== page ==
Help Needed in completing STL-like list class

I have this code here in the following Gist that implements an STL-like list class: https://gist.github.com/DragonOsman/87a1e9fba06d49cab9b5b556c7dd31eb . I need to know how to complete it.

My list constructor that takes a "count" as the parameter isn't being called, so I need help on that as well. But I also need help on erase and insert functions that take a const_iterator parameter instead of a normal iterator parameter. I saw that the standard library has overloads of the erase and insert functions that take a const_iterator and return an iterator. When I try that on VS, I see "<error_type>" as the return type of the function when I try to call it. So I don't understand what to do for that.
I need to know how to complete it
What do you mean by 'complete'. What is missing?

My list constructor that takes a "count" as the parameter isn't being called
What makes you think so?

I saw that the standard library has overloads of the erase and insert functions that take a const_iterator and return an iterator
Since both iterator type have one member Link<Elem> *curr you may create copy constructor/operator for each other. Normally const shouldn't be removed.
What makes you think so?


I tested the constructor (or at least tried to). list<int> lst(6); and list<int> lst{6}; both just give me list of size one with a Link<int> that has a value of 6. It doesn't give me what I want which is a list of size 6 initialized to 0s. As you can see, I even marked that constructor with the keyword "explicit". But that also doesn't help.

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Since both iterator type have one member Link<Elem> *curr you may create copy constructor/operator for each other. Normally const shouldn't be removed. [/quote]  

How will copying the iterator help with erase and insert?  For reference, this is what I'm talking about: 

[quote][code]iterator insert( iterator pos, const T& value );

(until C++11)
iterator insert( const_iterator pos, const T& value );
(since C++11)
iterator insert( const_iterator pos, T&& value );
(2)
(since C++11)

(3)

void insert( iterator pos, size_type count, const T& value );
(until C++11)
iterator insert( const_iterator pos, size_type count, const T& value );
(since C++11)


(4)

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template< class InputIt >
void insert( iterator pos, InputIt first, InputIt last);

(until C++11)
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template< class InputIt >
iterator insert( const_iterator pos, InputIt first, InputIt last );

(since C++11)
iterator insert( const_iterator pos, std::initializer_list<T> ilist );
(5)
(since C++11)
[/quote]

(Taken from cppreference). Notice how the last two take a const_iterator as the first argument but return a normal iterator? That's the overload I want to try adding to my implementation of the class. There's also something similar for erase:

iterator erase( iterator pos );
(until C++11)
iterator erase( const_iterator pos );
(since C++11)


(2)

iterator erase( iterator first, iterator last );
(until C++11)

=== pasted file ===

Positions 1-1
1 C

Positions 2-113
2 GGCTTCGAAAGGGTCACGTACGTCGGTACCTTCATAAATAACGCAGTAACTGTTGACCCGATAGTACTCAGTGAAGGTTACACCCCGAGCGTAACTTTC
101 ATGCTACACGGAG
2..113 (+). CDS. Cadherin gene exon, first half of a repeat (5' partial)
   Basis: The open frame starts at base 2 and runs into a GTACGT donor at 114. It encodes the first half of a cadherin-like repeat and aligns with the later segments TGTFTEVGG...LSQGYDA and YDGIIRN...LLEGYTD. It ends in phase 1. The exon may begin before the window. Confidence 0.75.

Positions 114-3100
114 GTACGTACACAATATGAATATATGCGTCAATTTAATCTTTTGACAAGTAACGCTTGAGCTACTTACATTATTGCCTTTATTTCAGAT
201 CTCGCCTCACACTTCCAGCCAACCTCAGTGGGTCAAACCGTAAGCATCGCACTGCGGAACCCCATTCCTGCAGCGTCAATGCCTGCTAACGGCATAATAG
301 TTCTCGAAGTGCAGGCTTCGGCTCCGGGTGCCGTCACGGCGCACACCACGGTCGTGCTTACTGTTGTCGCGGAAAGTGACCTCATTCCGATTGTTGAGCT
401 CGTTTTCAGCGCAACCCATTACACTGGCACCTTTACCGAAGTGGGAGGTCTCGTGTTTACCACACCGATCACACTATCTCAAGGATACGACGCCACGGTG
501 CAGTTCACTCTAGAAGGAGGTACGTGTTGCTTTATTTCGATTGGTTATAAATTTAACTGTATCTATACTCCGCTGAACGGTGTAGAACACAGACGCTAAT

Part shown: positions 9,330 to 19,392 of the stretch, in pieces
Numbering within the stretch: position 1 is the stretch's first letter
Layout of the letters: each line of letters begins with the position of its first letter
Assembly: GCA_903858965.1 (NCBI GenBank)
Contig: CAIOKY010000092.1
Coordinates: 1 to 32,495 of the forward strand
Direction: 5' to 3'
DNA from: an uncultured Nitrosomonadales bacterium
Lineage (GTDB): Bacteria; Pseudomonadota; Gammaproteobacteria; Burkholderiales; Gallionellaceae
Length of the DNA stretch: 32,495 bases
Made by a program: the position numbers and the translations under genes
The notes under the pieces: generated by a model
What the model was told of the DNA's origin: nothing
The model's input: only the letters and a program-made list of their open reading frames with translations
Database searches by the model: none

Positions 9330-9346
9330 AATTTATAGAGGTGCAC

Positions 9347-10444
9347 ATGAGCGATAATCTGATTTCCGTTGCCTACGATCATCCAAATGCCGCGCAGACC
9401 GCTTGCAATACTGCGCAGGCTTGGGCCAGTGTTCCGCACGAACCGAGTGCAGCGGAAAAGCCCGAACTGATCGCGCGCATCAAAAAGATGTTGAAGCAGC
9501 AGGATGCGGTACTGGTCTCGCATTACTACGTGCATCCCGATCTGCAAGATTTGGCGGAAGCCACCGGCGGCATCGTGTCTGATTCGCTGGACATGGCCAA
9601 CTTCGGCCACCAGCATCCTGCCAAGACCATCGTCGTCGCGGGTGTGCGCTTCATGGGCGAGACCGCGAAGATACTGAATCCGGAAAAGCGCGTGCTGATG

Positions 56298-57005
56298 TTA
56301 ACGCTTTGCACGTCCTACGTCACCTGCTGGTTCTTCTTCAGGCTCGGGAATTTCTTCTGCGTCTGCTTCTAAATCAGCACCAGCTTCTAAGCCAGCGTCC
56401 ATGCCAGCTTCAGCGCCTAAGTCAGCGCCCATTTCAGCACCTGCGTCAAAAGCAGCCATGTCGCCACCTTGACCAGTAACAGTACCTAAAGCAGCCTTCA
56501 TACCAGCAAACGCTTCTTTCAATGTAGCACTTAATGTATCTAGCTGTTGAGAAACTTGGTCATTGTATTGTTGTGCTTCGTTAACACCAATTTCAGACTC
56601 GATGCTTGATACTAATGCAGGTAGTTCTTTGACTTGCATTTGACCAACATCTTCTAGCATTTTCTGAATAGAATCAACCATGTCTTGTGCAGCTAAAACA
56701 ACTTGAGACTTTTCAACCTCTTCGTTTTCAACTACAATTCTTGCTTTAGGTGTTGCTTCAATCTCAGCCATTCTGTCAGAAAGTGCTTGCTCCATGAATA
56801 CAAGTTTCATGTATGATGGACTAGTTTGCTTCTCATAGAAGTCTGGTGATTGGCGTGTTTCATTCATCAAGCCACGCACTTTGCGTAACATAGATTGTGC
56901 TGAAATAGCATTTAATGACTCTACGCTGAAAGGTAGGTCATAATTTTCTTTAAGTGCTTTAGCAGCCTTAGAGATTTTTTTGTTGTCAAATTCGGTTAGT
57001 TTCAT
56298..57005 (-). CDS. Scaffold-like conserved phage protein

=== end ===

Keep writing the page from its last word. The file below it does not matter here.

iterator erase( const_iterator first, const_iterator last );
(since C++11)


As for completing the class. What am I still missing? I don't have emplace and splice operations, and I also don't have an insert function that takes a double reference. What else?
Notice how the last two take a const_iterator as the first argument but return a normal iterator?
Sure, but it is inconsistent.

It doesn't give me what I want which is a list of size 6 initialized to 0s
Acutally you have three constructors that can take a single parameter (line 172, 177, 181). Which is chosen depends on the compiler. It is the first considered matching which depends on the type of Elem. I suggest that you remove the constructor on line 172 and change the constructor on line 181 to
list(size_type count, const Elem &v);.

I even marked that constructor with the keyword "explicit".
The keyword explicit means that this constructor cannot be use in an implicit conversion.
Okay, so wouldn't it be good to make that constructor on line 181 take a default argument as its second parameter? Although, for that, first I need to know if a default parameter can be initialized to the default value of any type T directly in the parameter list. Is this possible?

And could help me with const_iterator erase and insert functions, too, please? The erase function seems to be fine (is it?) but the insert function will have to modify a const iterator which the compiler won't allow. So what should I do there?
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Okay, so wouldn't it be good to make that constructor on line 181 take a default argument as its second parameter?
While theoretically yes, it may depending on the type of Elem confuse the user of the class about what happens when you pass a single value.

Although, for that, first I need to know if a default parameter can be initialized to the default value of any type T directly in the parameter list. Is this possible?
If it has a default constructor: Yes.


And could help me with const_iterator erase and insert functions, too, please?
As I already said. One way to do this is allowing the implicit conversion from one iterator to the other:
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		iterator(const_iterator it)
			: curr{ it.curr } { }
...

		const_iterator(iterator it)
			: curr{ it.curr } { }
Why would it cause confusion? I thought that providing a default argument like that could be a way to provide the illusion of having different constructors when there's really one constructor with the option of not providing less arguments.

Is it possible to do something like list(size_type count, const Elem &v = {}); without the compiler giving an error?
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